Curated advice, guidance, learning and trends in cybersecurity and privacy, as chosen by our consultants.
Failing the transparency test, WhatsApp faces €225 million fine
The Data Protection Commission has fined WhatsApp €225 million for failing to meet GDPR requirements on transparency. The investigation began in December 2018 and the DPC’s draft decision two years later recommended a fine of €30-50 million. Other European data protection authorities objected to the sum so it was revised upwards, becoming the second-highest GDPR penalty yet. Privacy activist Max Schrems pointed out that the fine still only represents 0.08% of the Facebook Group’s turnover. WhatsApp said it will appeal the decision, so a lengthy court delay looks likely.
Explaining its decision, the DPC found that WhatsApp Ireland — the company’s main European data controlling entity — failed in its obligation to users and non-users to be transparent about how it stores and uses their data. Some of the information WhatsApp provided about its data processes was “unnecessarily ambiguous” and “ill-defined” in the final decision. On top of the fine, the DPC also imposed a reprimand and ordered WhatsApp to bring its processing into compliance by taking “specified remedial actions”. Separately, a ProPublica investigation (25-minute read) detailed WhatsApp’s extensive monitoring operation and how it regularly shares personal information with prosecutors. This despite assuring users that no one can see their messages. On the regulation side, a new report from the Irish Council for Civil Liberties argues that Europe is unable to police how the tech industry uses people’s data.
Passwords’ slow path to extinction
Two out of three bad practices listed by the US Cybersecurity and Infrastructure Security Agency (CISA) are password-related. Single-factor authentication and using known or default passwords, are “exceptionally risky” practices (the third was unsupported software). Instead, it recommends multi-factor authentication for accessing internet-exposed systems. Although the agency’s list focuses on critical infrastructure, it’s good advice for all organisations. It also feels like another important step on the road to a future without passwords. Today, research suggests people have to remember 100 passwords on average.
There are lots of good reasons to start using alternatives to passwords for accessing critical services. The respected Verizon Data Breach Incident Report repeatedly flagged easily guessed passwords as a key driver of security breaches. Last year, the World Economic Forum argued for a move to passwordless authentication. In a related development, the FT recently covered cybersecurity startups aiming to replace passwords with easier and cheaper alternatives. The largest investment in the industry – half a billion dollars – went to a company that wants to “kill the password”. Until that day comes, there are steps you can take to strengthen passwords, as we cover in our BH Consulting video.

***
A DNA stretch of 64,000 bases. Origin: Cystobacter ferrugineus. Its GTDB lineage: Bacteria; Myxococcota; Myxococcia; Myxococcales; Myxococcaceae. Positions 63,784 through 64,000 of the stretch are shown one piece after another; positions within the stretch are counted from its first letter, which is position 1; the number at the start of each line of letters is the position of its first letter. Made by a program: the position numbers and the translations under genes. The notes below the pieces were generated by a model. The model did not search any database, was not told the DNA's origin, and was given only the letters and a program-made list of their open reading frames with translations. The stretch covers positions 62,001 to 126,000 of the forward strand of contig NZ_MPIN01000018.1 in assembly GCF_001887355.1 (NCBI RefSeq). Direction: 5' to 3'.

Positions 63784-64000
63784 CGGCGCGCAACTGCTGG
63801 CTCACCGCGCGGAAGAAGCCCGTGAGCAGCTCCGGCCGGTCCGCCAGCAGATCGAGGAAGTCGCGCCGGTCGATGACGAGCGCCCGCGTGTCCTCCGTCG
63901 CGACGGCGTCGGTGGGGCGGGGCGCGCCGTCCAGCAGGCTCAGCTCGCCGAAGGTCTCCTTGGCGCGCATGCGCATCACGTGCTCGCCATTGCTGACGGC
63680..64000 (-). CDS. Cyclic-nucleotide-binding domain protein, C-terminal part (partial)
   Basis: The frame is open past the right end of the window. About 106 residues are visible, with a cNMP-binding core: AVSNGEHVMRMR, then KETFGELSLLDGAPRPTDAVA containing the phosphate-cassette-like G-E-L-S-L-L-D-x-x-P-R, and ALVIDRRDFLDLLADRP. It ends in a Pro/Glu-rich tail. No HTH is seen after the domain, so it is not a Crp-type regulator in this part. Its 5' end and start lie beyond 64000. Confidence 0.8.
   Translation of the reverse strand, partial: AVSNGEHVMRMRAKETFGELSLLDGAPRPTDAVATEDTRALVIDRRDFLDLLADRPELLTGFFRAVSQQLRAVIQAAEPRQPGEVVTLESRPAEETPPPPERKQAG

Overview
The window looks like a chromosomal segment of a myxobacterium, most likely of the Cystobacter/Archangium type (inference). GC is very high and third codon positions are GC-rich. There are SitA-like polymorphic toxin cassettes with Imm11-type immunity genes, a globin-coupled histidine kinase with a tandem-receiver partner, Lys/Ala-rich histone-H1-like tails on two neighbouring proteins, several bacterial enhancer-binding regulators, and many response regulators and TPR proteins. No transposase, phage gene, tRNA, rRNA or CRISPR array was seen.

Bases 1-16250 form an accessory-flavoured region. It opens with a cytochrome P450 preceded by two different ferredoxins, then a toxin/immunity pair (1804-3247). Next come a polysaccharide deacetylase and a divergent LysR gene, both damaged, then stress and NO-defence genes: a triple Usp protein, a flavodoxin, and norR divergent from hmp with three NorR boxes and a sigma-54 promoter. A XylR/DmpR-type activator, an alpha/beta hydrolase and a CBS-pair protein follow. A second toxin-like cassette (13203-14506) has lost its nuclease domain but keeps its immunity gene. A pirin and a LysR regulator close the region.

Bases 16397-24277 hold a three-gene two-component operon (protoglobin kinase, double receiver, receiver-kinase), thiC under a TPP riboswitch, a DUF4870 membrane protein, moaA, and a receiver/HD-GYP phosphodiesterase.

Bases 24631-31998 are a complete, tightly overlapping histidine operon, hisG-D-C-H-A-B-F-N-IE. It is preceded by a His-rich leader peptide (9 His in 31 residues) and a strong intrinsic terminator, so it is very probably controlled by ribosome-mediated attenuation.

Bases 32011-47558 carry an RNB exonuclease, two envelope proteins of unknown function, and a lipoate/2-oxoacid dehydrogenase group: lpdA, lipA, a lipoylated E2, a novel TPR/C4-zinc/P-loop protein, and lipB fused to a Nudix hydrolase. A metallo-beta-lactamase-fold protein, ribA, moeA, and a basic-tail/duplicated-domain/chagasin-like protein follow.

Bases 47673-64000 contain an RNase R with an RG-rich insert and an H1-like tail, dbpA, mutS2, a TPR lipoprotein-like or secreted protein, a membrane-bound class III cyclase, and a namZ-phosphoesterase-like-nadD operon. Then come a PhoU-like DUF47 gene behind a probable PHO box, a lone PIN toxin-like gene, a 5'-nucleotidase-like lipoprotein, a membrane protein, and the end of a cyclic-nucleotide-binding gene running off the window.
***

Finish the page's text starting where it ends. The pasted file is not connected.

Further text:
Access denied: large-scale attack highlights DDoS risk
How good are your defences against DDoS? How big a threat could it be to your organisation? Two useful questions to ask after Cloudflare reported the “largest ever” distributed denial of service attack. It said the attack comprised 17.2 million requests per second: three times larger than any previous one it tracked. To give an idea of the scale, that’s around 68 per cent of Cloudflare’s normal peak quarterly traffic per second. The intended victim was a financial services company, it said.
ZDNet’s writeup warned that unmanaged and vulnerable devices mean attacks like this could become more common. BankInfoSecurity’s report took a similar tack, quoting the NetScout Atlas Security Engineering and Response Team which found over 10 million DDoS attacks launched in 2020, up from 8.5 million in 2019. In the SANS newsletter, BH Consulting’s Brian Honan wrote: “DDoS attacks are now so commonplace that hosting an online service without DDoS protection is similar to not having spam filtering for your email. Criminals will continue to evolve their tools and techniques in this area which requires constant innovation by defenders.”
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